Again its one of those rulings that should generate a review to see if the Judge is brain damaged or not.

The moms cared more about protecting the students then that school board did, yet are being punished for the school board caviler attitude.

And just because, someone might want to FOIA the names of everyone who has had an answered FOIA request… this isn’t going to be the first time someone cut corners.

Bergmansays:

Re:

Sued? The school board are public officials who conspired, under color of law, to deprive their students of a statutory right in the form of that federal privacy law.

Every student’s parents ought to file a criminal complaint with the FBI for that federal felony the board confessed to in their civil court filing – one felony count per student’s rights violated, and because it’s a conspiracy, ALL board members are equally guilty of all charges.

https://www.justice.gov/crt/conspiracy-against-rights

Furthermore, by violating that privacy law, the board technically committed the same crime Edward Snowden did – unlawful release of confidential documents in a manner that exposed their contents to agents of hostile foreign nations. But unlike Snowden, the members of the board aren’t whistleblowers.

Bergmansays:

Re:

Sued? The school board are public officials who conspired, under color of law, to deprive their students of a statutory right in the form of that federal privacy law.

Every student’s parents ought to file a criminal complaint with the FBI for that federal felony the board confessed to in their civil court filing – one felony count per student’s rights violated, and because it’s a conspiracy, ALL board members are equally guilty of all charges.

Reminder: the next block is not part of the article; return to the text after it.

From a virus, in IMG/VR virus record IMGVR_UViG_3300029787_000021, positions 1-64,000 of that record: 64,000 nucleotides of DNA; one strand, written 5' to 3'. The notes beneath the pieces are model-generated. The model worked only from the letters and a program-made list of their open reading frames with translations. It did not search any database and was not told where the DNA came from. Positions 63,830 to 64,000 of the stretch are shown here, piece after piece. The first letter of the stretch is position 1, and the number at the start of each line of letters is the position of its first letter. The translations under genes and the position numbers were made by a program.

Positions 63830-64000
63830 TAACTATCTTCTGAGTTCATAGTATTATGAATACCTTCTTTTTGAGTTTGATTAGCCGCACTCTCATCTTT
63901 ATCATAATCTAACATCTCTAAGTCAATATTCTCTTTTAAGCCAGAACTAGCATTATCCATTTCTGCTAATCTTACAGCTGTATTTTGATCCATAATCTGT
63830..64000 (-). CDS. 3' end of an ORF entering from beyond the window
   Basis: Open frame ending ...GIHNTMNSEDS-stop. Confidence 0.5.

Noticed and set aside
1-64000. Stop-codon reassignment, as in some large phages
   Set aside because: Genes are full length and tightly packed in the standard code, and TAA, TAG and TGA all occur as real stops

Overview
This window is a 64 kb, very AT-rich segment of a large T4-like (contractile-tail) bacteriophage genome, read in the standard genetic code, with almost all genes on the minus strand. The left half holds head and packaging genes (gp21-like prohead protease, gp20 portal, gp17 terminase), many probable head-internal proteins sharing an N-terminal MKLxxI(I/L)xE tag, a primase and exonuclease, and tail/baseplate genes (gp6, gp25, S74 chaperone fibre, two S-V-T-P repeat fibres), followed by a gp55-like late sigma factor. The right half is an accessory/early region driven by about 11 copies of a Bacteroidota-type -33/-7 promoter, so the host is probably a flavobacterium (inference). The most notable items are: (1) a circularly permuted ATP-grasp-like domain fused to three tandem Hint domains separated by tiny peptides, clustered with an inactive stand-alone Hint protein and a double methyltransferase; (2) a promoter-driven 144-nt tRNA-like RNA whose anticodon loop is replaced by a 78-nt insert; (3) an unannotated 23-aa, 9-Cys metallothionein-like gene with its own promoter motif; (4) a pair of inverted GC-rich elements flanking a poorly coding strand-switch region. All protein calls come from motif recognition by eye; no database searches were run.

https://www.justice.gov/crt/conspiracy-against-rights

Furthermore, by violating that privacy law, the board technically committed the same crime Edward Snowden did – unlawful release of confidential documents in a manner that exposed their contents to agents of hostile foreign nations. But unlike Snowden, the members of the board aren’t whistleblowers.

Leave a Reply to Anonymous Cancel reply

Your email address will not be published. Required fields are marked *

Have a Techdirt Account? Sign in now. Want one? Register here

Comment Options:

Make this the or (get credits or sign in to see balance) what's this?

What's this?

Techdirt community members with Techdirt Credits can spotlight a comment as either the "First Word" or "Last Word" on a particular comment thread. Credits can be purchased at the Techdirt Insider Shop »

Follow Techdirt

Techdirt Daily Newsletter

Techdirt Insider Discord
The latest chatter on the Techdirt Insider Discord channel...
Loading...
Older Stuff
13:40 It's Great That Winnie The Pooh Is In The Public Domain; But He Should Have Been Free In 1982 (Or Earlier) (35)
12:06 Norton 360 Now Comes With Crypto Mining Capabilities And Sketchy Removal Process (28)
10:45 Chinese Government Dragnet Now Folding In American Social Media Platforms To Silence Dissent (14)